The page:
who lives and reigns with you and the Holy Spirit, one God, for ever and ever.  Amen.

Ezekiel 34:11-16

Psalm 23

1 Peter 5:1-4

John 21:15-17

–Adapted from Holy Women, Holy Men:  Celebrating the Saints (2010), 718

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Feast of St. Fabian (January 20)   2 comments

st-fabian

Above:  St. Fabian

Image in the Public Domain

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SAINT FABIAN (DIED JANUARY 20, 250)

Bishop of Rome, and Martyr

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The glory of his death befitted the purity and holiness of his life.

St. Cyprian of Carthage, writing to Pope St. Cornelius, quoted in A Great Cloud of Witnesses:  A Calendar of Commemorations (2016)

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Pope St. Anterus (reigned November 21, 235-January 3, 236) had died suddenly.  A week later, a crowd gathered in Rome as the election of the next Pope took place.  A dove alighted upon the head of St. Fabian, a member of that crowd.  He was a layman and a farmer from elsewhere in Italy.  The dominant interpretation of the dove’s action was that the Holy Spirit had chosen St. Fabian.  He was a good choice.

St. Fabian was a capable leader.  He sent St. Denis and his companions to Gaul.  St. Fabian also restructured the Church; he organized the local clergy into seven districts, each with a deacon and seven subdeacons.  This gave the Church a structure suitable for its growing numbers.  St. Fabian also opposed the heresy of Bishop Privatus of Lambesa.  (I have attempted in vain to locate a summary of that heresy, but I have learned that a church council condemned it.)  Furthermore, the Pope repatriated the bodies of Pope St. Callixtus I and Antipope St. Hippolytus, both martyrs who died in the salt mines of Sardinia.

St. Fabian became one of the first victims of the Decian persecution.

KENNETH RANDOLPH TAYLOR

NOVEMBER 20, 2016 COMMON ERA

PROPER 29:  THE FEAST OF CHRIST THE KING

THE FEAST OF RICHARD WATSON GILDER, U.S. POET, JOURNALIST, AND SOCIAL REFORMER

THE FEAST OF HENRY FRANCIS LYTE, ANGLICAN PRIEST AND HYMN WRITER

THE FEAST OF PRISCILLA LYDIA SELLON, A RESTORER OF RELIGIOUS LIFE IN THE CHURCH OF ENGLAND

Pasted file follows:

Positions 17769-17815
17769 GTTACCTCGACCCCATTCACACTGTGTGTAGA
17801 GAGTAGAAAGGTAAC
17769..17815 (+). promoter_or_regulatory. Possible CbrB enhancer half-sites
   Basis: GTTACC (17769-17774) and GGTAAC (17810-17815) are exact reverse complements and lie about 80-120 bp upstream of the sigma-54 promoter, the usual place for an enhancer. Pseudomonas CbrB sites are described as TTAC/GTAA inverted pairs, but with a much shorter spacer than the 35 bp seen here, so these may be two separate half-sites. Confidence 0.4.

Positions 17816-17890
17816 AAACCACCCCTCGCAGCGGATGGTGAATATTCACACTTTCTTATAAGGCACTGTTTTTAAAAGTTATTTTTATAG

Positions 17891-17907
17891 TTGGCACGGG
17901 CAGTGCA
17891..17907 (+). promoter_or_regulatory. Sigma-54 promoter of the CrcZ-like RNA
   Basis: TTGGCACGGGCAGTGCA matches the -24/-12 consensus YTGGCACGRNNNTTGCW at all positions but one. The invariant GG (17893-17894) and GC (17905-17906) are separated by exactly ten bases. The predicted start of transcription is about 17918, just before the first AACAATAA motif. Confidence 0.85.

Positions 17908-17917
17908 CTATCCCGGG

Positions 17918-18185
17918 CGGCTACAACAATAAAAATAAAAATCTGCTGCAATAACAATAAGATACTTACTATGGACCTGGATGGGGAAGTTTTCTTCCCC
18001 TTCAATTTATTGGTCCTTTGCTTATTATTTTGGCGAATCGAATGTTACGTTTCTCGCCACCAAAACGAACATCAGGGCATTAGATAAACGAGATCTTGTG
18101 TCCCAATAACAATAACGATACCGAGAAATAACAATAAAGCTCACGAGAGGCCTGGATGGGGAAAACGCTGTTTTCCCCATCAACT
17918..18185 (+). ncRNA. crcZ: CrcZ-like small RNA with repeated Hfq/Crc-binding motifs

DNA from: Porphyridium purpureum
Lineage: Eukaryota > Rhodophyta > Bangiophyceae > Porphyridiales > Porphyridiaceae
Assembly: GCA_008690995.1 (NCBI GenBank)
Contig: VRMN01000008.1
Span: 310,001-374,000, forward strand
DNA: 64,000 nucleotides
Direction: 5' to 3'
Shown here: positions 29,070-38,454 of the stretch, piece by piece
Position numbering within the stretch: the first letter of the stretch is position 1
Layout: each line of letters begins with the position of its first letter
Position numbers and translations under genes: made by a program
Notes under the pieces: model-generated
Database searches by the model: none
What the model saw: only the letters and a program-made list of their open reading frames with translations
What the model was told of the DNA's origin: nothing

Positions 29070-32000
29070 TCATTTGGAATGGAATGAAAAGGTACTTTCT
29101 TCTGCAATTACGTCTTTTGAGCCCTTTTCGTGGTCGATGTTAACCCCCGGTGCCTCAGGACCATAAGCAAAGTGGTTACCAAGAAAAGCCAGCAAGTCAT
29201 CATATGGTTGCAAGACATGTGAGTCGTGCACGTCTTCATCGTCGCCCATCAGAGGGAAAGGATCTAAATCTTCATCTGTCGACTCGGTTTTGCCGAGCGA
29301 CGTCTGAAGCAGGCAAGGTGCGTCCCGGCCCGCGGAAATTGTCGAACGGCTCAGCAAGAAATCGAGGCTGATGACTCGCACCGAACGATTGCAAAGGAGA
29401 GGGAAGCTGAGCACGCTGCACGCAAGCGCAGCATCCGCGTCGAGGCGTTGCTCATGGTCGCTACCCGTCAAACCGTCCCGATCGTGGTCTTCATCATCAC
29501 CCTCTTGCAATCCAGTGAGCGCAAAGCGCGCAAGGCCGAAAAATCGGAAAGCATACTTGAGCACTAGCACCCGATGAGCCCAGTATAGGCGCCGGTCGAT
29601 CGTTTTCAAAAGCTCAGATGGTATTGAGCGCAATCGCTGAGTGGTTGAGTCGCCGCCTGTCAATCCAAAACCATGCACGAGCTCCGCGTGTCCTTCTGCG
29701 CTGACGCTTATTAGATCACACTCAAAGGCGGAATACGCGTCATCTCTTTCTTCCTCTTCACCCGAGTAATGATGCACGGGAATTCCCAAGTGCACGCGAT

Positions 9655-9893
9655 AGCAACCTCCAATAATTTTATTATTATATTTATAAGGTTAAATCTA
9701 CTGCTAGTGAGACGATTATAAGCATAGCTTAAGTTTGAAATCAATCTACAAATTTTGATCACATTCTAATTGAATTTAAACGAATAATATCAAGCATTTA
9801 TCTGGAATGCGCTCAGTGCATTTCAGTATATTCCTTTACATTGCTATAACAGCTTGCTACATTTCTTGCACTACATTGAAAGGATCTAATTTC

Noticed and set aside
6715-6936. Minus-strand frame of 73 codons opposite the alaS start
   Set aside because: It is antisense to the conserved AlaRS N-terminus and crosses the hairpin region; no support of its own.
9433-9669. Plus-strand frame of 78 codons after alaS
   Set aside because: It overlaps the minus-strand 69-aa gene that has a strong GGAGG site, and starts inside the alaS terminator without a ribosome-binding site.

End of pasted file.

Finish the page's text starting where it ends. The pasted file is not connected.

THE FEAST OF THEODORE CLAUDIUS PEASE, U.S. CONGREGATIONALIST MINISTER AND HYMN WRITER

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Almighty God, you called Fabian to be a faithful pastor and servant of your people,

and to lay down his life in witness to your Son:

Grant that we, strengthened by his example and aided by his prayers,

may in times of trial and persecution remain steadfast in faith and endurance,

for the sake of him who laid down his life for us all, Jesus Christ our Savior;

who lives and reigns with you and the Holy Spirit, one God, for ever and ever.  Amen.

2 Esdras 2:42-48

Psalm 126

1 Corinthians 15:31-36, 44b-49

Luke 21:20-24

Holy Women, Holy Men:  Celebrating the Saints (2010), page 179

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Feast of Sts. Callixtus I, Anterus, Pontian, and Hippolytus (October 14)   1 comment

Atlas of the Historical Geography of the Holy Land by George Adam Smith and J. G. Bartholomew

Atlas of the Historical Geography of the Holy Land by George Adam Smith and J. G. Bartholomew

Above:  Map of the Roman Empire in the Third Century

Image in the Public Domain

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SAINT CALLIXTUS I (DIED IN 222)

Bishop of Rome

Also known as St. Callistus I

His feast day = October 14

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SAINT ANTERUS (DIED JANUARY 3, 236)

Bishop of Rome

His feast transferred from January 3

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SAINT PONTIAN (DIED CIRCA 236)

Bishop of Rome

His feast transferred from August 13

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SAINT HIPPOLYTUS (DIED CIRCA 236)

Antipope

Feast transferred from August 13

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INTRODUCTION

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This is a story of theft, self-righteousness, schism, false witness, forgiveness, repentance, and martyrdom.  Repentance, as I tire of having to explain, is far more than saying that one is sorry.  No, repentance is turning around or changing one’s mind.  To repent is literally to turn one’s back on sin.  That definition applies well to Sts. Callixtus I and Hippolytus.

Roman Catholic writer Thomas J. Craughwell notes the value of being honest about the dark episodes in the lives of the saints.  He states:

The point of reading these stories is not to experience some tabloid thrill, but to understand how grace works in the world.  Every day, all day long, God pours out his grace upon us, coaxing us, to turn away from everything that is base and cheap and unsatisfying, and turn toward the only thing that is eternal, perfect, and true–that is, himself.

Saints Behaving Badly:  The Cutthroats, Crooks, Trollops, Con Men, and Devil Worshippers Who Became Saints (New York, NY:  Doubleday, 2006), page xii

Some of the most forgiving people have been those who have known of their need of much mercy and received it.  They, having received forgiveness in abundance, have become practitioners of forgiveness–sometimes to the consternation of others, many of whom have thought of themselves as pious and orthodox, as pure.  That summary applied well to St. Hippolytus for much of his life.